Theodore Roosevelt: An Autobiography

By Theodore Roosevelt | Go to book overview

CHAPTER IX
OUTDOORS AND INDOORS

THERE are men who love out-of-doors who yet never open a book; and other men who love books but to whom the great book of nature is a sealed volume, and the lines written therein blurred and illegible. Nevertheless among those men whom I have known the love of books and the love of outdoors, in their highest expressions, have usually gone hand in hand. It is an affectation for the man who is praising outdoors to sneer at books. Usually the keenest appreciation of what is seen in nature is to be found in those who have also profited by the hoarded and recorded wisdom of their fellow-men. Love of outdoor life, love of simple and hardy pastimes, can be gratified by men and women who do not possess large means, and who work hard; and so call love of good books -- not of good bindings and of first editions, excellent enough in their way but sheer luxuries -- I mean love of reading books, owning them if possible of course, but, if that is not possible, getting them from a circulating library.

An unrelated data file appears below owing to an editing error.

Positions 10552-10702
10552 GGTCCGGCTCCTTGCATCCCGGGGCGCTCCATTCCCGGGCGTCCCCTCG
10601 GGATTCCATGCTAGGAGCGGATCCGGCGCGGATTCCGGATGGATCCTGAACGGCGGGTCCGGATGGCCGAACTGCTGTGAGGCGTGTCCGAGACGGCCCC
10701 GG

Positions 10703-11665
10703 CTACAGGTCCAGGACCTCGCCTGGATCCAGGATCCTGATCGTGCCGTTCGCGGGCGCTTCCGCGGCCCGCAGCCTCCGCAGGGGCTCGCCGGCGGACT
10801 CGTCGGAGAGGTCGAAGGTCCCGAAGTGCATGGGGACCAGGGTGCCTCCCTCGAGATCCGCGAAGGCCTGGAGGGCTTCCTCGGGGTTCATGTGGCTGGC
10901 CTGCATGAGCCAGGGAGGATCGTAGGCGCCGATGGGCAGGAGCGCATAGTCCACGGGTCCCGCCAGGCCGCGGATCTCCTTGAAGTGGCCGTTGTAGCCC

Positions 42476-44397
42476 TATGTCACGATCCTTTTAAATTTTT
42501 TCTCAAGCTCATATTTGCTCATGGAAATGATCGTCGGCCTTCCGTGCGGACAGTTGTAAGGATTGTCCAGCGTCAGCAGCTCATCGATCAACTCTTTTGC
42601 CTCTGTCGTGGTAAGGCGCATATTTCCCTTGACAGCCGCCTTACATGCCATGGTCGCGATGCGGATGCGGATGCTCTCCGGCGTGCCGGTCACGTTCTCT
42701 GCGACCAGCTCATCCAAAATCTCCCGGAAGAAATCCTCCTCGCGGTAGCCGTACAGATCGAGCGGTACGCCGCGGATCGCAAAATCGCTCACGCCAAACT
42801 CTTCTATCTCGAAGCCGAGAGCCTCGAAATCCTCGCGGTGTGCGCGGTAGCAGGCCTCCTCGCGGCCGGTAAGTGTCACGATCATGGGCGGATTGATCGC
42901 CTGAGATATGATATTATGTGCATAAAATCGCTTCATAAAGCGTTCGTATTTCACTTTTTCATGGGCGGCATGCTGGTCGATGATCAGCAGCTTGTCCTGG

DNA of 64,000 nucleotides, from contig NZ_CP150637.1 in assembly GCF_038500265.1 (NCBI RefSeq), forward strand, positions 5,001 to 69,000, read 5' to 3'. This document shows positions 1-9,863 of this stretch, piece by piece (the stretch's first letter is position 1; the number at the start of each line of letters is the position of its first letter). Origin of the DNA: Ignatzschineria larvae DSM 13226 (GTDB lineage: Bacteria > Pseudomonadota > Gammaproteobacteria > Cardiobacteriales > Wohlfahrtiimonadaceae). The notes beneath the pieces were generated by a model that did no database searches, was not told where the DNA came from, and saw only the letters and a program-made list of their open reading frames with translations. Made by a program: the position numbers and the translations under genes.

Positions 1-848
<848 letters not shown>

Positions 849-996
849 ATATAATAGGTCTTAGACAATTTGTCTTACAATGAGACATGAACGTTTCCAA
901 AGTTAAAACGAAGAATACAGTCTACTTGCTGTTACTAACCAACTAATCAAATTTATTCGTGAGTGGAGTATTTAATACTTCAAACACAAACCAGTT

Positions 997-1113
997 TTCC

Sagamore Hill takes its name from the old Sagamore Mohannis, who, as chief of his little tribe, signed away his rights to the land two centuries and a half ago. The house stands right oil the top of the hill, separated by, fields and belts of woodland from all other houses, and looks out over tile bay and the Sound. We see the sun go down beyond long reaches of land and of water. Many birds dwell in the trees round the house or in the pastures and the woods near by, and of course in winter gulls, loons, and wild fowl frequent the waters of the bay and the Sound. We love all the seasons; the snows and bare woods of winter; the rush of growing things and the blossom-spray of spring; the

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